In theory it could have been possible for La Pérouse to have access to this map, but it was only in 1792 that the first known copy reached Europe: it was acquired by the scholar and Dutch East India Company merchant Isaac Titsingh during his 1779-1784 stay in Japan, who then sent to his brother Jan in Amsterdam. It was eventually acquired by Philip Franz von Siebold, another scholar and surgeon for the Dutch East India Company in Japan between 1823 and 1829, and is now kept in the Leiden University Libraries. Siebold consulted Sekisui’s map for his own maps of Japan, and this allowed him to state that La Pérouse’s Jootsisima “is actually Fekurasima.”
Both La Pérouse and Siebold made judgements based on the maps available to them. Cartographic references were coupled with a topographic approach to space: if a specific geographical feature could only be placed in one distinct location, then the task was to better establish that location in mapped space. They were both trying to solve a puzzle, for which more information meant better judgements. But as Malcolm Gladwell reminds us, the challenge is often rather to solve a mystery: to make sense of the abundance of available information. In the case of Yoshishima, rather than determining where it was and which name to call it, it was more important to understand what kind of island it was. For example, can the concept of “hyper-insularity,” developed to describe contemporary marginal islands in Japan, be extended to discuss the premodern apotropaic dimension of Hegura and Yoshishima?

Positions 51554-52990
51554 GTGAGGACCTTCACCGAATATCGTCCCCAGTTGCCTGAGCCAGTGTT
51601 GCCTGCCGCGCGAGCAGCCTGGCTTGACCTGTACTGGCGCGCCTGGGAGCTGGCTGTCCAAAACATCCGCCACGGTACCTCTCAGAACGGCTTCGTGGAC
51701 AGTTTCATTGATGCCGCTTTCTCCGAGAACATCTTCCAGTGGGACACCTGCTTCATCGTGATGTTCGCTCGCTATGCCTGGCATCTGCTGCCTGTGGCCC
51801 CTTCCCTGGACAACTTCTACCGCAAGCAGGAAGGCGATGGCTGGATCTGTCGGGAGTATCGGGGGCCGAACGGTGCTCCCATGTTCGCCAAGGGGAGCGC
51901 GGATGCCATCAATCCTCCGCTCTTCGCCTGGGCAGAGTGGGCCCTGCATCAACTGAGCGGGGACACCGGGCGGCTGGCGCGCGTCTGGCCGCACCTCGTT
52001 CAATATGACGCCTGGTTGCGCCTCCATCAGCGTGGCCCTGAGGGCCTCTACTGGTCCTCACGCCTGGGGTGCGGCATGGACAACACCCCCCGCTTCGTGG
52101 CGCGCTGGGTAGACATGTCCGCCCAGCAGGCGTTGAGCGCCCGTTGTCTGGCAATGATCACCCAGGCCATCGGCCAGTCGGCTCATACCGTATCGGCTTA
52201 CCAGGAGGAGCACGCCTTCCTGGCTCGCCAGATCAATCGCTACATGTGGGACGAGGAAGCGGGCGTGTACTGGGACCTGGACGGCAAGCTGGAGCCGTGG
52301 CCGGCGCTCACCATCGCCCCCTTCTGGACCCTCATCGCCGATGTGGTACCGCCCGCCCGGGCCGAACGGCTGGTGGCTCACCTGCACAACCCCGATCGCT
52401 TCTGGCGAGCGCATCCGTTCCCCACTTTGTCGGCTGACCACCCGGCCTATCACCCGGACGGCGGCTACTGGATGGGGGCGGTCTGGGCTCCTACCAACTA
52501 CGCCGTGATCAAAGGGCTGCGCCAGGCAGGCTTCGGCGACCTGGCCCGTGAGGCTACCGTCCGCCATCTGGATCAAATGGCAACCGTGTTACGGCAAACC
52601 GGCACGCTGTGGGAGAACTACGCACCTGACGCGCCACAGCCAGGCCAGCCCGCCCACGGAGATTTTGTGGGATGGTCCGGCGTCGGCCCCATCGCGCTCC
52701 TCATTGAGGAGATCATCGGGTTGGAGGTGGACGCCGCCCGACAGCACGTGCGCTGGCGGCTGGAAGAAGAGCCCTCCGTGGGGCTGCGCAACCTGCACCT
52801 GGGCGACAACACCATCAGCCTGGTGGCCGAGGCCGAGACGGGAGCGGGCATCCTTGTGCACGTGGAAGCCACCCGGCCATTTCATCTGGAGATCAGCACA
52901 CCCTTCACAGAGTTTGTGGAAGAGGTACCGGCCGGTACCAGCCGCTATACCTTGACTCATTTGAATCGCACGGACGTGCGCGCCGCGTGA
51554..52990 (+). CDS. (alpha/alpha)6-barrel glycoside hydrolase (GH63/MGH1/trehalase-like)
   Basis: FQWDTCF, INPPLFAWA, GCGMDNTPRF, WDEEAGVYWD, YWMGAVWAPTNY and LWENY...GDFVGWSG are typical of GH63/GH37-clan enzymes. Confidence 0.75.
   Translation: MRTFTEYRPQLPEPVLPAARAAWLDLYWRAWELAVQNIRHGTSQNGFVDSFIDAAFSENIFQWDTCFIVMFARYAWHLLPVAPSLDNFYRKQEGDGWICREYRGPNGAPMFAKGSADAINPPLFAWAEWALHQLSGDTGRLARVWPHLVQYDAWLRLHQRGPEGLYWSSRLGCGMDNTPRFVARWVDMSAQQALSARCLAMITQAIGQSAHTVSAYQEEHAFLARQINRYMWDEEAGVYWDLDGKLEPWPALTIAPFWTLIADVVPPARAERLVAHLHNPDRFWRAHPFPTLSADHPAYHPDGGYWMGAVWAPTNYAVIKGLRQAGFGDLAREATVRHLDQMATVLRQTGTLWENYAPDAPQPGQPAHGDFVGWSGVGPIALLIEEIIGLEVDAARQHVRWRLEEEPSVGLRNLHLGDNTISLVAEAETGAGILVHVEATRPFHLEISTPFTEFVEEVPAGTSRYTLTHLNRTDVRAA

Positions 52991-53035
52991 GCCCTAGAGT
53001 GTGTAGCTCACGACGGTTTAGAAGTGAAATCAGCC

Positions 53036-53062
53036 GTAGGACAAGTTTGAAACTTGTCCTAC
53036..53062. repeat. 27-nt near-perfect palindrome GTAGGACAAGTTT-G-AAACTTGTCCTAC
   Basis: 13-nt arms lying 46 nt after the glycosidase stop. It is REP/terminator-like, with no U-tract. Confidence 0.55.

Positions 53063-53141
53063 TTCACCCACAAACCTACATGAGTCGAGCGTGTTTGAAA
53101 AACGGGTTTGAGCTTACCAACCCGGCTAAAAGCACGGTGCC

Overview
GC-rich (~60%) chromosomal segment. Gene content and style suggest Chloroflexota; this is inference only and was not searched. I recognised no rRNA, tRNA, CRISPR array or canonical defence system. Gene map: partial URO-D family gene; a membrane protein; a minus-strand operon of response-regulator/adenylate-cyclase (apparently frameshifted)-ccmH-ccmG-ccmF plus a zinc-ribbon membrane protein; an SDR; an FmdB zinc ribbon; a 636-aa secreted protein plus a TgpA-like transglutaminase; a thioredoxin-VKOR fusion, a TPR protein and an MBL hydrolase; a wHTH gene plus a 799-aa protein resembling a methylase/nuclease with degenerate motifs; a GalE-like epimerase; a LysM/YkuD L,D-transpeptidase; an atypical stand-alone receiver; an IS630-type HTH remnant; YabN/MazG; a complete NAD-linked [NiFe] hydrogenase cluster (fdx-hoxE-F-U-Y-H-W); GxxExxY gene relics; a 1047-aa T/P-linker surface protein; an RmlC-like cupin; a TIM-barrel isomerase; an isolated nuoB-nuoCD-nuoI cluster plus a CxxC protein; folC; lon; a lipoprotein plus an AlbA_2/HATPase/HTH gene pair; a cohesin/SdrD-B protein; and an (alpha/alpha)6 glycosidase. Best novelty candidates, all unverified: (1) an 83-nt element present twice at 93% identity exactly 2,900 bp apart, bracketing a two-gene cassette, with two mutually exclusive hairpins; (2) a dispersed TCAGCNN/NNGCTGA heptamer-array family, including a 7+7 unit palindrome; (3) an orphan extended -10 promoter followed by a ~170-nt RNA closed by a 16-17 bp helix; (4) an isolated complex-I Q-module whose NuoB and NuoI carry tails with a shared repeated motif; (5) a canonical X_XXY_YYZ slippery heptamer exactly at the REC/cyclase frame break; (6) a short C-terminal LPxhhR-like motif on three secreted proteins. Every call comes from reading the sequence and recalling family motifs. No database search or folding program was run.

La Pérouse has long been understood as typical of the spirit of the Enlightenment and a pioneer of modern science. The information he brought back, in the form of what Latour calls “immutable mobiles,” facilitated scientific advancement in European metropolises. That view has been challenged by Michael Bravo, who investigates the local networks in which La Pérouse’s informants in Japan were engaged, and by Tessa Morris-Suzuki, who advocated a “view from the region” that attempts to reconstruct the local population’s own reactions to European visitors. But none of these authors considered the Yoshishima island episode, which offers another perspective from three points of view: the importance of cartographic precedent, European awareness of cultural relativity, and the sacred network in which these islands participated. The emerging conclusion is that the standardization and centralization of modern science was accompanied by guesswork, negotiation and awareness of the flawed nature of the scientific endeavor.
The Yoshishima island episode is one model of a tentative encounter, where fragmentary contact was inconclusive: the appearance of an unusual “other” was explained in terms of each cultural group's knowledge system. In this case, the systems were doubly incompatible: both in terms of geography (topography versus topology) and in terms of worldviews (positivist versus sacred). La Pérouse was using a European map of Japan that he assumed reflected a territory accessible by ship and direct observation. That map, however, was based on the cartographic reproduction of the medieval imaginary of a sacred topology, strewn with marginal islands meant to safeguard the main islands of Japan. Paradoxically, La Pérouse was right in his erroneous attribution: the island he thought he saw (Yoshishima) fulfilled the same protective purpose as the island he actually saw (Hegura).
Radu Leca is an Assistant Professor in History and Theory of Art at the Academy of Visual Arts, Hong Kong Baptist University. Radu holds a BA in Japanese Literature at Kanazawa University, MA and PhD in art history at SOAS, with a thesis on the spatial imaginary of late 17th century Japan. Radu is currently editing a publication on the Sir Hugh and Lady Cortazzi Collection of Maps of Japan at the Sainsbury Institute of Japanese Arts and Cultures in Norwich, to be published next year. He was a MacLean Collection Map Fellow in 2018.